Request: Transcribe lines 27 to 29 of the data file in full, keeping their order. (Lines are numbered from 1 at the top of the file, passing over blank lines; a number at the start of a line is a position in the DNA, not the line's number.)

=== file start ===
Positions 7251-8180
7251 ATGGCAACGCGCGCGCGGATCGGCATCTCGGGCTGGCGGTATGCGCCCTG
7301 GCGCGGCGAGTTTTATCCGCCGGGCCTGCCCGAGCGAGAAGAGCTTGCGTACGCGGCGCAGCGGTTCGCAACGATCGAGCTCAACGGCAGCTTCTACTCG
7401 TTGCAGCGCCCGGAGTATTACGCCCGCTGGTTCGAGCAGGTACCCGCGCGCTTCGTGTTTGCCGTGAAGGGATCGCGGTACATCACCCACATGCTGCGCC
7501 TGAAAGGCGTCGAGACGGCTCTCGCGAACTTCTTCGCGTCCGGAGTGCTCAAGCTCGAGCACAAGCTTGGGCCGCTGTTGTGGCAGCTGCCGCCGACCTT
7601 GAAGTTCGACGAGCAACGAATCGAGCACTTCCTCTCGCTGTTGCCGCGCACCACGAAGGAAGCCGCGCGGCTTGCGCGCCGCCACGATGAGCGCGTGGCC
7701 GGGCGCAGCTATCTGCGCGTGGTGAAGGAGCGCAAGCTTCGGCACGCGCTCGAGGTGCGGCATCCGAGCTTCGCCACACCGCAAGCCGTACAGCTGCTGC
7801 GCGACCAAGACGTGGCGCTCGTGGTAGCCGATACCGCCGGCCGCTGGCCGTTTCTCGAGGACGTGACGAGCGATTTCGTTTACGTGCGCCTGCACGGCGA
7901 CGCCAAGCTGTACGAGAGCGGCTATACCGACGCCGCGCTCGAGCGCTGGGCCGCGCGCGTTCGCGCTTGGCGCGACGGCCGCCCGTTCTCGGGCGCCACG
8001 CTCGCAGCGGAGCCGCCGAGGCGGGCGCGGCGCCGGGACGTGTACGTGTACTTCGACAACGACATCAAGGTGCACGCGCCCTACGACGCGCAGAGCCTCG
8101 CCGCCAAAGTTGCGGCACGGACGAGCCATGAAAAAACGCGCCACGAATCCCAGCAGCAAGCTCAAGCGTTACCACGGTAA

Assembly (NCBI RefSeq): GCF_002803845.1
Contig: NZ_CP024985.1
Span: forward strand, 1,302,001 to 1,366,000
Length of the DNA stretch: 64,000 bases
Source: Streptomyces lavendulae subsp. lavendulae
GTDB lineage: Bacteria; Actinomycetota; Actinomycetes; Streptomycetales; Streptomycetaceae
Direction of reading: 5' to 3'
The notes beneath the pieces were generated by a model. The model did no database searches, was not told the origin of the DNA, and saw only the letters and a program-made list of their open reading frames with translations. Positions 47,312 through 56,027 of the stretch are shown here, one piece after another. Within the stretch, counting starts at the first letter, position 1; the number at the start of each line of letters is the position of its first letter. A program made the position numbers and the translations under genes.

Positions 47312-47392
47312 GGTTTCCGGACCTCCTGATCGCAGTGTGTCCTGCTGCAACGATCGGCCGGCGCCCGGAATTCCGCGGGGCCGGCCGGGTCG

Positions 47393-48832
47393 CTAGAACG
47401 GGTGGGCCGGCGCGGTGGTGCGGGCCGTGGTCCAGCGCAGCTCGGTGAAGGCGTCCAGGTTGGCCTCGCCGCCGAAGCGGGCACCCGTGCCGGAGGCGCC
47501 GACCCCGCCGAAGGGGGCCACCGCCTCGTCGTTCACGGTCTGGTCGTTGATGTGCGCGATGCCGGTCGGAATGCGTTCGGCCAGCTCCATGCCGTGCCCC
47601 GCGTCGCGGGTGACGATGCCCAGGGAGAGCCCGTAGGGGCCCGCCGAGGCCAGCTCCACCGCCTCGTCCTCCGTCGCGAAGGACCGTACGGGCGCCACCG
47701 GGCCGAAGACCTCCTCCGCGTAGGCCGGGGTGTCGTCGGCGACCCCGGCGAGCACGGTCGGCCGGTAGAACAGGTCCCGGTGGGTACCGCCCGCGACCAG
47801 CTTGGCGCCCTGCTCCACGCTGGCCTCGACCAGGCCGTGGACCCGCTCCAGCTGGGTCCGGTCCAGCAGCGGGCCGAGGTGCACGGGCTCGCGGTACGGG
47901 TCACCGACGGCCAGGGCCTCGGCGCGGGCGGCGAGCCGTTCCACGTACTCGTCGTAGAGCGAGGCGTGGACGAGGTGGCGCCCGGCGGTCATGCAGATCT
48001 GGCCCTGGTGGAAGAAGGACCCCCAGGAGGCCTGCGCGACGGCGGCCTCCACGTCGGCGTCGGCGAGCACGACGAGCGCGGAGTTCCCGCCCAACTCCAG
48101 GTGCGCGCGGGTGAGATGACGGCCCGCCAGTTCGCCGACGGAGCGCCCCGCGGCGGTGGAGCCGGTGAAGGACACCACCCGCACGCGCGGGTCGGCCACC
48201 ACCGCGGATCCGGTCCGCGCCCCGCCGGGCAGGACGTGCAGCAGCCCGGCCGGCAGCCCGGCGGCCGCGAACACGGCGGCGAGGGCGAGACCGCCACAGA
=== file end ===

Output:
47701 GGCCGAAGACCTCCTCCGCGTAGGCCGGGGTGTCGTCGGCGACCCCGGCGAGCACGGTCGGCCGGTAGAACAGGTCCCGGTGGGTACCGCCCGCGACCAG
47801 CTTGGCGCCCTGCTCCACGCTGGCCTCGACCAGGCCGTGGACCCGCTCCAGCTGGGTCCGGTCCAGCAGCGGGCCGAGGTGCACGGGCTCGCGGTACGGG
47901 TCACCGACGGCCAGGGCCTCGGCGCGGGCGGCGAGCCGTTCCACGTACTCGTCGTAGAGCGAGGCGTGGACGAGGTGGCGCCCGGCGGTCATGCAGATCT